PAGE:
WSJ Explains

Chips Are Difficult to Make, and It's Even Harder During a Supply Crunch

Chips Are Difficult to Make, and It's Even Harder During a Supply Crunch

By Wall Street Journal

A global chip shortage is affecting how quickly we can drive a car off the lot or buy a new laptop. WSJ visits a fabrication plant in Singapore to see the complex process of chip making and how one manufacturer is trying to overcome the shortage. Photo: Edwin Cheng for The Wall Street Journal

WSJ Explains

香蕉视频苹果下载News moves fast, and there's not always time to untangle the complex forces driving the day's biggest stories. WSJ Explains breaks down big market moves, business and economic trends, and scientific developments to help you stay ahead of the curve.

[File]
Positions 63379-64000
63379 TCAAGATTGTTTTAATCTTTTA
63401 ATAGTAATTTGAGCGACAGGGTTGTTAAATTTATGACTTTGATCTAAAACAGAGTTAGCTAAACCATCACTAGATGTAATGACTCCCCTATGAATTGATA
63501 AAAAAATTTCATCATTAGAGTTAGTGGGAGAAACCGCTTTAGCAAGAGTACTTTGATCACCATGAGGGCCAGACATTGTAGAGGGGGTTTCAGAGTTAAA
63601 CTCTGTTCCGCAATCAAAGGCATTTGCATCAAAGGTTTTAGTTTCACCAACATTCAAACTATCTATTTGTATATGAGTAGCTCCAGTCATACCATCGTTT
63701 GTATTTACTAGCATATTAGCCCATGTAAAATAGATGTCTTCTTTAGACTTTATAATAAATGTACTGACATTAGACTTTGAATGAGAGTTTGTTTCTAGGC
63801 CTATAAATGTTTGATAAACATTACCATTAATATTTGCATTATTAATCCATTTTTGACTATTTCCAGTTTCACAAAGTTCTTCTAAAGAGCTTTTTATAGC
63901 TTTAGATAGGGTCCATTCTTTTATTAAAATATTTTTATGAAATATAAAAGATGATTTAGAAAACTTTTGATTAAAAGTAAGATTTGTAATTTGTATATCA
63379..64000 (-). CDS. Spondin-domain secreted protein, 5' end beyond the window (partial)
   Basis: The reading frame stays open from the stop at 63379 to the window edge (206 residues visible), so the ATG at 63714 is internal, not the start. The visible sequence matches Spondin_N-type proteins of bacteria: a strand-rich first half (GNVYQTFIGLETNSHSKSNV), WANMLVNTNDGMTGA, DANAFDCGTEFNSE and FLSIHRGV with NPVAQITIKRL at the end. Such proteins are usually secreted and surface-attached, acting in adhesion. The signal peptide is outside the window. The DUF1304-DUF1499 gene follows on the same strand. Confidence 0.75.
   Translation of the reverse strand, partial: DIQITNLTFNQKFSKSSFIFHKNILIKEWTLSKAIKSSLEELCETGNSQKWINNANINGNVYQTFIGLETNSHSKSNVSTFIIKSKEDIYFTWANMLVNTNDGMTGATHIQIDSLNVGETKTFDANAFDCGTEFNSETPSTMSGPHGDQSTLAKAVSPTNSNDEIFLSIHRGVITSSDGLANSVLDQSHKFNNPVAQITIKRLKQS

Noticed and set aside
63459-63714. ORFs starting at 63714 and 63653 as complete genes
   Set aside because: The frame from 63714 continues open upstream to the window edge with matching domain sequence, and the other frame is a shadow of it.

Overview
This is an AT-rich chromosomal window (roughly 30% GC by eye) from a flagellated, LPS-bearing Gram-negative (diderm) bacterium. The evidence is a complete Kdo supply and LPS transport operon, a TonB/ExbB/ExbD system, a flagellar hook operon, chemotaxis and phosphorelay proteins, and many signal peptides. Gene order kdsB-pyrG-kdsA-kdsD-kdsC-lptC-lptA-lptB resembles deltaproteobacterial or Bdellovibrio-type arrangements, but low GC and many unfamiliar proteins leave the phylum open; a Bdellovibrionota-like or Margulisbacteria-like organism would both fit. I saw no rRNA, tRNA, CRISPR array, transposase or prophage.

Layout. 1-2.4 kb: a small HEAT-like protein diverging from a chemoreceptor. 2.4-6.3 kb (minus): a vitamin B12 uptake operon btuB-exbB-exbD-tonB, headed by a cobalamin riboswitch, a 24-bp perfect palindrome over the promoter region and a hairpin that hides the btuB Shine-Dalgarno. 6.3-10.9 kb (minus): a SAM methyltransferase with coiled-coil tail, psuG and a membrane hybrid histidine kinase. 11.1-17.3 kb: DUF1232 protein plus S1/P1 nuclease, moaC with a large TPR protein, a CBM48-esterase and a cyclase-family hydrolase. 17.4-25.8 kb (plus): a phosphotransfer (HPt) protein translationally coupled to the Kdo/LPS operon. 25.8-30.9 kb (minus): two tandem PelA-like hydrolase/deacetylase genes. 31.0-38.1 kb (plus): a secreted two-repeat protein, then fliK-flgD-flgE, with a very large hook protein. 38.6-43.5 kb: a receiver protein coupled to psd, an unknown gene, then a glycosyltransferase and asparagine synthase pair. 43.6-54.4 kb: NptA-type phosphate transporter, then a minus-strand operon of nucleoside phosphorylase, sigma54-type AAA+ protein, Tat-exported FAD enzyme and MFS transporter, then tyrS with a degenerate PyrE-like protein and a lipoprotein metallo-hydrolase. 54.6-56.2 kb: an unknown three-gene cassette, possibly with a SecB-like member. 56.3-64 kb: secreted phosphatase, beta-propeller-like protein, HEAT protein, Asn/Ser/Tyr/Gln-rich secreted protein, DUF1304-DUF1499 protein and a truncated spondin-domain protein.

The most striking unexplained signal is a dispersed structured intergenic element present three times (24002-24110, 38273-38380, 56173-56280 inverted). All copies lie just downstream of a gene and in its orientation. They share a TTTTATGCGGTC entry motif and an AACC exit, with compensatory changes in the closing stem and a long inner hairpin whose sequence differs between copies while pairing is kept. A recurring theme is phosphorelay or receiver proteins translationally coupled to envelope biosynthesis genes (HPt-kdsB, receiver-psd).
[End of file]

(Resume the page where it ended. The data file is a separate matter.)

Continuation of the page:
Up Next in WSJ Explains

  • Why Your Uber and Lyft Rides Are So Expensive

    Your average Uber or Lyft ride cost 50% more this summer than before the pandemic. But prices were inching up even before lockdowns began. Here’s what drove rideshare prices through the roof, and how the companies are working to bring them back down. Composite photo: David Fang/WSJ
  • Covid Vaccine Efficacy Numbers, Explained

    Recent studies have shown that the effectiveness of Covid-19 vaccines is decreasing, though experts say the shots still work well. WSJ explains what the numbers mean and why they don’t tell the full story. Photo illustration: Jacob Reynolds/WSJ
  • Why Small Towns Are Fighting Renewable Energy Development

    Property owners in the windy and sunny parts of the U.S. are pushing back against large-scale renewable energy development, opposition that researchers say could slow the transition to a cleaner economy. Photo: Aaron Yoder/WSJ